News

21Dec
Business Updates

BRINGING AFFORDABLE HEALTHCARE TO THOSE MOST IN NEED

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Melissa Menke participated in the 2013 edition of the Cartier Awards as a finalist for Sub-Saharan Africa. Her company Access Afya offers affordable access to professional healthcare clinics for people living in Kenyan slums.

Melissa Menke, the founder & CEO of Access Afya, readily admit that her company has gone a long way since participating in the Cartier Awards in 2013. Whereas the company was in pilot phase with only one working clinic when she first applied, it has since expanded to three clinics and will be opening two more clinics next year thanks in part to the funds raised during pre-seed and seed financing this year.

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Melissa Menke participated in the 2013 edition of the Cartier Awards as a finalist for Sub-Saharan Africa. Her company Access Afya offers affordable access to professional healthcare clinics for people living in Kenyan slums.

Melissa Menke, the founder & CEO of Access Afya, readily admit that her company has gone a long way since participating in the Cartier Awards in 2013. Whereas the company was in pilot phase with only one working clinic when she first applied, it has since expanded to three clinics and will be opening two more clinics next year thanks in part to the funds raised during pre-seed and seed financing this year. Melissa has also gained attention abroad for her social enterprise. Most notably, she was named a Global Health Fellow by Forbes and participated in the Forbes 400 Summit on Philanthropy this year.

Melissa is also currently developing her field-based healthcare offering in addition to the micro-clinic model she presented at the Cartier Awards 3 years ago. While the micro-clinic model is impressive in that it brings affordable healthcare to poor neighborhoods where public hospitals and clinics are scarce, the field-base model takes this idea a step further by bringing affordable healthcare directly to children in schools and casual workers in factories. This is achieved with minimum equipment for maximum efficiency with just a nurse, a community health worker and a backpack. The field-based model is more convenient than conventional clinical care, and is able to find things earlier that need medical attention.

Since its inception, Access Afya has provided healthcare to over 10,000 people living in the Nairobi slums. Melissa takes pride in the fact that Access Afya “tracks outcomes, not just outputs”. By treating people with respect, making sure there is an individual follow-up and guaranteeing a sustainable and affordable system, Access Afya has gained a base of loyal customers. The company is now looking to run its model in other cities outside of Nairobi within two years’ time.

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08Nov
Business Updates

SCAPPATOPO SOON TO HIT THE EUROPEAN MARKET

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Carla Delfino is the Cartier Awards 2014 laureate for Europe. Carla hails from Italy and is the founder and CEO of Imperial Europe, a company that produces organic not-toxic repellents to control but not to kill pests.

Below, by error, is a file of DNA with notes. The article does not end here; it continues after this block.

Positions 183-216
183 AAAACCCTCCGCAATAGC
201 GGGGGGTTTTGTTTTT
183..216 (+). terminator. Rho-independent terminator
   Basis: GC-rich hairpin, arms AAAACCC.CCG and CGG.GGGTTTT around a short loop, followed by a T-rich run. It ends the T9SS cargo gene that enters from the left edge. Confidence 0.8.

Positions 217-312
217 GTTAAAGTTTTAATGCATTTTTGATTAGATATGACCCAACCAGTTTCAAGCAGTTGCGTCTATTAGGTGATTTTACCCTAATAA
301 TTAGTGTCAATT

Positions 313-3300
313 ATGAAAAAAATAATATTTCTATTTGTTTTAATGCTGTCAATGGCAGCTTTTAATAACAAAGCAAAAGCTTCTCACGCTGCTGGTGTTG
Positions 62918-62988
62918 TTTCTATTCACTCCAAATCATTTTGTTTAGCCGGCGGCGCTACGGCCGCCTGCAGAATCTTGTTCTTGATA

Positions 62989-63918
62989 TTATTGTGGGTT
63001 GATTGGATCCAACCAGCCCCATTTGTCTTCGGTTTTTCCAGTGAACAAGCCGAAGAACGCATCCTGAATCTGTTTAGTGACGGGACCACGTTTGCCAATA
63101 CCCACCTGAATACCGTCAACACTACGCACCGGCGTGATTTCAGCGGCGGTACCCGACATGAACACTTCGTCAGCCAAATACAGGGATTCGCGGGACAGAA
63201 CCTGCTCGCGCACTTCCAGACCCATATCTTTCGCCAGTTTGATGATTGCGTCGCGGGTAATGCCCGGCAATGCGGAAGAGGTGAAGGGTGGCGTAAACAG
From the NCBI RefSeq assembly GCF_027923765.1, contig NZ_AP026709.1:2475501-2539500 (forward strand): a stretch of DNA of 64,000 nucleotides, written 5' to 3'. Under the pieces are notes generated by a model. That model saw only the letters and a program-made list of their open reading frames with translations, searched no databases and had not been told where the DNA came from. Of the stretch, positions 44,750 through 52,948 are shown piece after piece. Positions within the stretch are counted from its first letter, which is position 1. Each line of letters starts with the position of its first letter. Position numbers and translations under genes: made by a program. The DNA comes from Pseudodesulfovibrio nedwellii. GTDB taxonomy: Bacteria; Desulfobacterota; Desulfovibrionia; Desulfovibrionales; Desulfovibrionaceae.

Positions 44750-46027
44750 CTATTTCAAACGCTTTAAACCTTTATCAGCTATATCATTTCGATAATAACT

ScappaTopo which means “Run Away Mouse!” in Italian, was Imperial Europe’s first product to hit the market in 2013. As the first multi-sensory mice repellent that is non-toxic to humans, household pets and wildlife, the product was an instant success in Italy.

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Carla Delfino is the Cartier Awards 2014 laureate for Europe. Carla hails from Italy and is the founder and CEO of Imperial Europe, a company that produces organic not-toxic repellents to control but not to kill pests.

ScappaTopo which means “Run Away Mouse!” in Italian, was Imperial Europe’s first product to hit the market in 2013. As the first multi-sensory mice repellent that is non-toxic to humans, household pets and wildlife, the product was an instant success in Italy. The sales revenue has been multiplied by 2 each year since its launch 3 years ago and has attracted quite a bit of media coverage. Indeed Carla Delfino is regularly invited to present her product and to talk about her experience as a woman entrepreneur on Italian TV networks such as RAI and La7. She was even able to secure additional funding from the European Commission’s Horizon 2020 Programme and from Latium Region innovative female entrepreneur fund.

However, every entrepreneur faces challenges and Carla is no exception to this rule. Despite the success of ScappaTopo in her home country, Carla has yet to launch the product in the EU as the Biocide Registration Regulation required by the European Chemical Agency (ECHA) is a complex, lengthy and costly process. Still, Carla is undeterred and has submitted all the necessary documents in the hopes of receiving the product authorization by the end of this year.
Carla has made great strides since winning the Cartier Awards in 2014. She broadened her distribution model to encompass a new e-commerce website which has been attracting an average of 50.000 visitors/month. She also set about improving her existing product ScappaTopo and developing a new line of products. A special diffuser was designed making it possible to spray the ScappaTopo aroma in larger areas such as food processing facilities or industrial premises. Carla plans to market this diffuser through a professional sales network directly to the end users (restaurants, bars, hotel, food processing industries, etc.). Carla is also in the process of designing a special non-toxic repellent called Wonder Ants to repel ants and cockroaches. She is currently trying to secure funding for the R&D of this product and plans to submit this project to the next H2020 Programme call.

Learn more about ScappaTopo here

Check out ScappaTopo’s Facebook page here

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04Nov
Business Updates

DIAMOND CAB: TRANSPORTATION AND LEISURE ACTIVITIES FOR WHEELCHAIR-BOUND ELDERS

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Doris Leung is a 2013 Cartier Awards finalist for the Asia-Pacific region. She hails from Hong Kong and is the founder of Diamond Cab, a company that provides barrier-free taxis for wheelchair users.

Doris Leung first came up with the idea for Diamond Cab when her mother began to experience mobility problems. She soon realized that there were no wheelchair-accessible cabs available in her hometown Hong Kong. She decided it was time she take matters in her own hands and founded Diamond Cab in 2011.

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Doris Leung is a 2013 Cartier Awards finalist for the Asia-Pacific region. She hails from Hong Kong and is the founder of Diamond Cab, a company that provides barrier-free taxis for wheelchair users.